With the daylight upon us, it was time to depart, and the prospect of an easier trip back along the causeway was tempered with the knowledge that there were four heavy birds to carry. We sat for a while and the three of us chatted about the flight while we drained what was left of our flasks. Dad was unusually talkative, reminiscing with Andy about his days of fowling past, even recalling the time he was marooned for nine hours by the advancing tide on a trip to Anglesey, forced to wait out the high water on a rocky outcrop until he could wade back to dry land. We eventually made our way back to the car park at the foot of the sea wall, said our goodbyes and headed for home, with the promise of more days out with Andy if we wanted them.
Shooting as a sport is often about shared experiences, but Wildfowling is very often best enjoyed alone. This one occasion though wouldn’t have been as memorable had I been going solo, for it was the last time this father and son combo would venture out onto the salt marsh together. Dad is now 73 and not as capable on his feet as he once was. A proud man of very few words, he nonetheless uncharacteristically revealed to me as we drove homeward in the bright sunshine that he couldn’t manage it anymore, had been thinking about giving up for some time, but that now was the right time to hang up his trusty fowling piece and retire from shooting. To say that part of me died right there at that moment is an understatement. My father has been the centre of my shooting world since I very first pulled the trigger, and to no longer have him as part of it nearly made me want to give it up too. But I owe it to him to carry on for as long as I am able.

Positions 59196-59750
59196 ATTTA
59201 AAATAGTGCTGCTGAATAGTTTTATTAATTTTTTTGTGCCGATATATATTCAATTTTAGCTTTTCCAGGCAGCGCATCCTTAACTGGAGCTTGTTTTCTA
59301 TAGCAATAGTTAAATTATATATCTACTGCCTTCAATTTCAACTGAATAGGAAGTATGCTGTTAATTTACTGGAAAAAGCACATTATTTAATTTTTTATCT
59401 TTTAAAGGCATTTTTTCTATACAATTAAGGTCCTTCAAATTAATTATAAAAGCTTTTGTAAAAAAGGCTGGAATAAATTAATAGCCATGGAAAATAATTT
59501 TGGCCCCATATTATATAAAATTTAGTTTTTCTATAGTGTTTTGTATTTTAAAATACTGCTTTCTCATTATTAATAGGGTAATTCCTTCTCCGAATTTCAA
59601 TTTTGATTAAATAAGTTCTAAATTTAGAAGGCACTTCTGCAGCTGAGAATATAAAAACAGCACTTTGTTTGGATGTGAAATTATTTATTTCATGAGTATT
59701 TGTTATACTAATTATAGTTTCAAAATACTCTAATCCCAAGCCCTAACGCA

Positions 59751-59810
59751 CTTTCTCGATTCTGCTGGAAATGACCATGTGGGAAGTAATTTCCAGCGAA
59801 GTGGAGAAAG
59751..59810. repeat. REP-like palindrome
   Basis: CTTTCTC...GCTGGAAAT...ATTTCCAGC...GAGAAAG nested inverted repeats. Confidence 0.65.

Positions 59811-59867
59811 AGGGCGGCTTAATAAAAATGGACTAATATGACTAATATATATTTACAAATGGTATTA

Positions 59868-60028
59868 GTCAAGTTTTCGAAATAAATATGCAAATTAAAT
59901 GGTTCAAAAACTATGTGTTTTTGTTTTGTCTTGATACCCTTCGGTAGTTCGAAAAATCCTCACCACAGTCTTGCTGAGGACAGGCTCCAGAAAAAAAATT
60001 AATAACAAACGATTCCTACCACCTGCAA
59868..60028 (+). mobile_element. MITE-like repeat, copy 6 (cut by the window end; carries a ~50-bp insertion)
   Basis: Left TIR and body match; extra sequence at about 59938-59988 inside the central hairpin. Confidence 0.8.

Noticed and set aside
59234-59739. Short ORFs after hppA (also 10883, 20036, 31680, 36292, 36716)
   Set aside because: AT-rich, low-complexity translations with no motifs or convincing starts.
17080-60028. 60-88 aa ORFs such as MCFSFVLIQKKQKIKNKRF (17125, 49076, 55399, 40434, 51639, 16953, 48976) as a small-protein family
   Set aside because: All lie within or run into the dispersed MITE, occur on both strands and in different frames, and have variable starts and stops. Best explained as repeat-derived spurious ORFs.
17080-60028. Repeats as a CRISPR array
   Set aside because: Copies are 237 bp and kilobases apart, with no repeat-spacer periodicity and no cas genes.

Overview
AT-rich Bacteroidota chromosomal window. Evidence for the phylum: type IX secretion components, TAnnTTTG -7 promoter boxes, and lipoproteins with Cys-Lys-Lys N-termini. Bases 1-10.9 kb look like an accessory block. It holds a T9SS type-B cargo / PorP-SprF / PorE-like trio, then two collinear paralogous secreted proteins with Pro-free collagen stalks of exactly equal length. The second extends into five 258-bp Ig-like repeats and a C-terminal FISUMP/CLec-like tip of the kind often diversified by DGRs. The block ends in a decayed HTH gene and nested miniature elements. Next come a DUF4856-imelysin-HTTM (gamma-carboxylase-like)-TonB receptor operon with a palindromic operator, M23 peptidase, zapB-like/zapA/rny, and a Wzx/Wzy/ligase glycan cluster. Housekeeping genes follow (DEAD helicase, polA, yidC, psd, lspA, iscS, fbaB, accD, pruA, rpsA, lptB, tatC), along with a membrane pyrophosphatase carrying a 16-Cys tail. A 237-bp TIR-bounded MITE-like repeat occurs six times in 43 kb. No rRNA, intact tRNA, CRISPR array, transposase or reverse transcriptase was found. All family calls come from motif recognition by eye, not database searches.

In hindsight, It was the perfect way to end a nearly 60 year association with fieldsports, while he is still able to enjoy other things. Mum has always been very understanding about the mysterious part of his life filled with guns, hip flasks and various unidentifiable bags of meat in the freezer, but she understood what it meant to him, and what it now means to me (luckily I have an equally understanding wife). He now has more time to spend with her (not to mention money), and I can still send the odd brace of pheasants or goose his way. I should really try and record some more of his exploits while he is still able to recall them, but they will have to be tales for another time.
© text & images Columba Palumbus 2020
The Goodnight Vienna Audio file